IBF super-middleweight champion James DeGale desires a fight with unified light-heavyweight champion Andre Ward, but knows he must first defeat WBC super-middleweight king Badou Jack on January 14.
The Londoner’s unification fight with Jack takes place at the Barclays Center in Brooklyn, New York and the match-up had been in the pipeline for about a year before it was confirmed a few weeks ago.
With former 168lbs king Ward dethroning WBA, WBO and IBF light-heavyweight champion Sergey Kovalev this past weekend, DeGale is eager to test his mettle against the fellow Olympic champion.
“I want career-defining fights, I want [Gennady] Golovkin,” he told Boxing News.
“It may sound crazy but I even fancy a fight with Ward. Two Olympic gold medallists, I don’t know if we could do a catchweight or he could come back down. Can you imagine that? The unified light-heavyweight champion and the unified super-middleweight champion. Trust me, I’ll speak to Al [Haymon, his advisor] about it.”
Ward’s last fight at super-middleweight – where he beat the likes of Carl Froch, Mikkel Kessler and Arthur Abraham – came in 2013 when he routed Edwin Rodriguez.
That preceded his unfortunare hiatus from the sport, which he ended last year before moving up to light-heavyweight to set up his blockbuster clash with Kovalev.
However back in 2013 – before DeGale picked up his world title – the Brit claims he came close to fighting ‘Son of God’.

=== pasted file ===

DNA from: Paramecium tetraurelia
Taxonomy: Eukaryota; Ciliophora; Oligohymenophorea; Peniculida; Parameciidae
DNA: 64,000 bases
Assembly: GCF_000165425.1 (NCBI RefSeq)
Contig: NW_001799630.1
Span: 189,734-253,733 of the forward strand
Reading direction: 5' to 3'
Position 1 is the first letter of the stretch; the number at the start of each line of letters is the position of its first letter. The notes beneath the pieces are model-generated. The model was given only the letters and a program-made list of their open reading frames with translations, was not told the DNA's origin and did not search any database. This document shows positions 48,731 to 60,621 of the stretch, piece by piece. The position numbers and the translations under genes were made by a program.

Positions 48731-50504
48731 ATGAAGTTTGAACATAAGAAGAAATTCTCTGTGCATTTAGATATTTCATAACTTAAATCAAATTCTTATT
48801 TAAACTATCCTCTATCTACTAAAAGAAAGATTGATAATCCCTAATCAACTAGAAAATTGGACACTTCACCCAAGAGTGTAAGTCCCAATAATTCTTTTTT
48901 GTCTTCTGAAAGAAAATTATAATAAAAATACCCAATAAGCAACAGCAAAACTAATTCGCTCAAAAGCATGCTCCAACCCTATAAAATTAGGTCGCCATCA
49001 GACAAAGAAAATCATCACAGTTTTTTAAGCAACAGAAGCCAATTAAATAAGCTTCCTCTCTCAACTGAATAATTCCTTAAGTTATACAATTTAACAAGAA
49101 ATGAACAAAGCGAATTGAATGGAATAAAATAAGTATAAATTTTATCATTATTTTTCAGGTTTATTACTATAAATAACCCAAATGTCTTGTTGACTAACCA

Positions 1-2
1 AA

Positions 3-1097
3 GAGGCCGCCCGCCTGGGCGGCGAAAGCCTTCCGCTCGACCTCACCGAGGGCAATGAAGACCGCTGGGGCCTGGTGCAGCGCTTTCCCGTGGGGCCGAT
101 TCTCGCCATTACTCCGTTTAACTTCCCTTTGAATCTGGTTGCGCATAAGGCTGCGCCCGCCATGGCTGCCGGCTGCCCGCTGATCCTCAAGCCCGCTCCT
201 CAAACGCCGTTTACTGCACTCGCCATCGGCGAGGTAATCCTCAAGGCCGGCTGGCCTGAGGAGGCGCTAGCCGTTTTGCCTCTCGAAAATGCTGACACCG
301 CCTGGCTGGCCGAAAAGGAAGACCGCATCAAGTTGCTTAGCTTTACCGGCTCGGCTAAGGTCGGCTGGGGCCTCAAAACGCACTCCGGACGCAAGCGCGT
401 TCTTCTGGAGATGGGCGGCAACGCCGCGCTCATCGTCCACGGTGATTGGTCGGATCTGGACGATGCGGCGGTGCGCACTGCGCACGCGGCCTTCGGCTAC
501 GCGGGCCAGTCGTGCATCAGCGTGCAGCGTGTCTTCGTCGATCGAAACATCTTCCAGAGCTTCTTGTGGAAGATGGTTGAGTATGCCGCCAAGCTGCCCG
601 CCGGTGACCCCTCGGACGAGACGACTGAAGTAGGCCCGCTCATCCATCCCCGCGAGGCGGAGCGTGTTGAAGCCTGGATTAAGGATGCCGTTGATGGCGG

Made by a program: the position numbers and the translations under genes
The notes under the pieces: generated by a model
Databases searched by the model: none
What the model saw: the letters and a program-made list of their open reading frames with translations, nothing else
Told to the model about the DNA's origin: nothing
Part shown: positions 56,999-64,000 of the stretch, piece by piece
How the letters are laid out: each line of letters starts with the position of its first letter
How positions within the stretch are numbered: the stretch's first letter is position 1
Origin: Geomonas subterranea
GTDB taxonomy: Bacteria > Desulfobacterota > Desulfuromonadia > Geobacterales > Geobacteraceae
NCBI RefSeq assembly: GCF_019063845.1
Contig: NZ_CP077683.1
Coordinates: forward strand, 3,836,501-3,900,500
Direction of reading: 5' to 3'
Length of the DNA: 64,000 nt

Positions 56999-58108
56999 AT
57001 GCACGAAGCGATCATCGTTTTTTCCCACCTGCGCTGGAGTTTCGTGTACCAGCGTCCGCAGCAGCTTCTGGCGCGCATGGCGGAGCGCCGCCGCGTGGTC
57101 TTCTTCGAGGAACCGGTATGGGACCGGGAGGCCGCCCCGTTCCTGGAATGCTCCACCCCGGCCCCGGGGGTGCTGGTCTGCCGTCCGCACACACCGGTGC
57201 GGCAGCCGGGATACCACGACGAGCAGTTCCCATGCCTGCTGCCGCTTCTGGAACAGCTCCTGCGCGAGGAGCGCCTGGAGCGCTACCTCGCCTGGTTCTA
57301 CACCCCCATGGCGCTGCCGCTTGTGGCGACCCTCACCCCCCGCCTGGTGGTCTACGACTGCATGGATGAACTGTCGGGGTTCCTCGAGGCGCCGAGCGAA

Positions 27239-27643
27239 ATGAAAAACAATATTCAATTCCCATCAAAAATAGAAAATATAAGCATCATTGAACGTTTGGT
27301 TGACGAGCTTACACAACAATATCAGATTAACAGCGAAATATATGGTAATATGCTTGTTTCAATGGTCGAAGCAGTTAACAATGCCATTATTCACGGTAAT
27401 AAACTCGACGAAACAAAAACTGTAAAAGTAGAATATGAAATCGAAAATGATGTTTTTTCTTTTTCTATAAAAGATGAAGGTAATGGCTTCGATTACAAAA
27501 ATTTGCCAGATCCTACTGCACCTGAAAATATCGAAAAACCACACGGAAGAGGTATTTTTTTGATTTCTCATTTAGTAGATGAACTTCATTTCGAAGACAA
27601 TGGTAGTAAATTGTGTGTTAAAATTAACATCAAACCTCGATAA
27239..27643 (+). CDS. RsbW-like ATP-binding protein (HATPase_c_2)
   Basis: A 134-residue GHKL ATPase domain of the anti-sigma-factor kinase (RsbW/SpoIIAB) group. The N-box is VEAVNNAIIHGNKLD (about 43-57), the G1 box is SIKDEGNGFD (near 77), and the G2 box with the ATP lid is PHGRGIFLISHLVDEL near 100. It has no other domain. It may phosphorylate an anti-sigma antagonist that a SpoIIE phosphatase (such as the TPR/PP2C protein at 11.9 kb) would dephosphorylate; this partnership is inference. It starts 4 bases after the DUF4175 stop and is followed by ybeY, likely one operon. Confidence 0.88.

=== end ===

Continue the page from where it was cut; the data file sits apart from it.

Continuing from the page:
“When he [Ward] was going to box [Edwin] Rodriguez, they offered me the fight with Ward and I took the fight,” he continued.
“So when they were sorting out the Rodriguez fight, they offered me the Ward fight and I accepted. But it didn’t work out.
“I think he can still do super-middle. I want these big fights, ‘The Night of Gold’, that would be some night. I have to get through Badou Jack first, and if I get through him there are a lot of big fights there. The next four years, that’s when I’ve got to work hard, get the big fights, earn my money and run.”
While the 30-year-old has lofty aspirations, he is not neglecting the immediate threat of Jack. The pair both boxed on the same show in April as a part of the promotion to their mooted unification fight and, with both men keeping hold of their titles, it seemed everything was set.
However things went quiet for a few months while issues were ironed out, but last month US broadcaster Showtime announced the fight as a part of its outstanding upcoming schedule.
Though DeGale had other options pushed his way, he did not sway from his intention of unifying the division and cementing his status as the best super-middleweight in the world – even if it meant taking a pay cut.
“I signed with Al Haymon and we had a plan, and this was the third fight in the plan, so I was confident it would happen,” DeGale said.
“I boxed in April and there was a big gap and all this messing about and I thought, ‘does Badou Jack really want it?’ I give a lot of props to Al Haymon for getting it sorted because there was a time where I thought it wouldn’t happen.
“Al did put a couple of names forward for me to box for better money, but I wanted this fight. I’m not getting a massive, massive purse for this. I’m getting paid well, but it’s not a career-best. Hopefully I’ll get respect and people will know that I want to fight the best and get all the accolades.”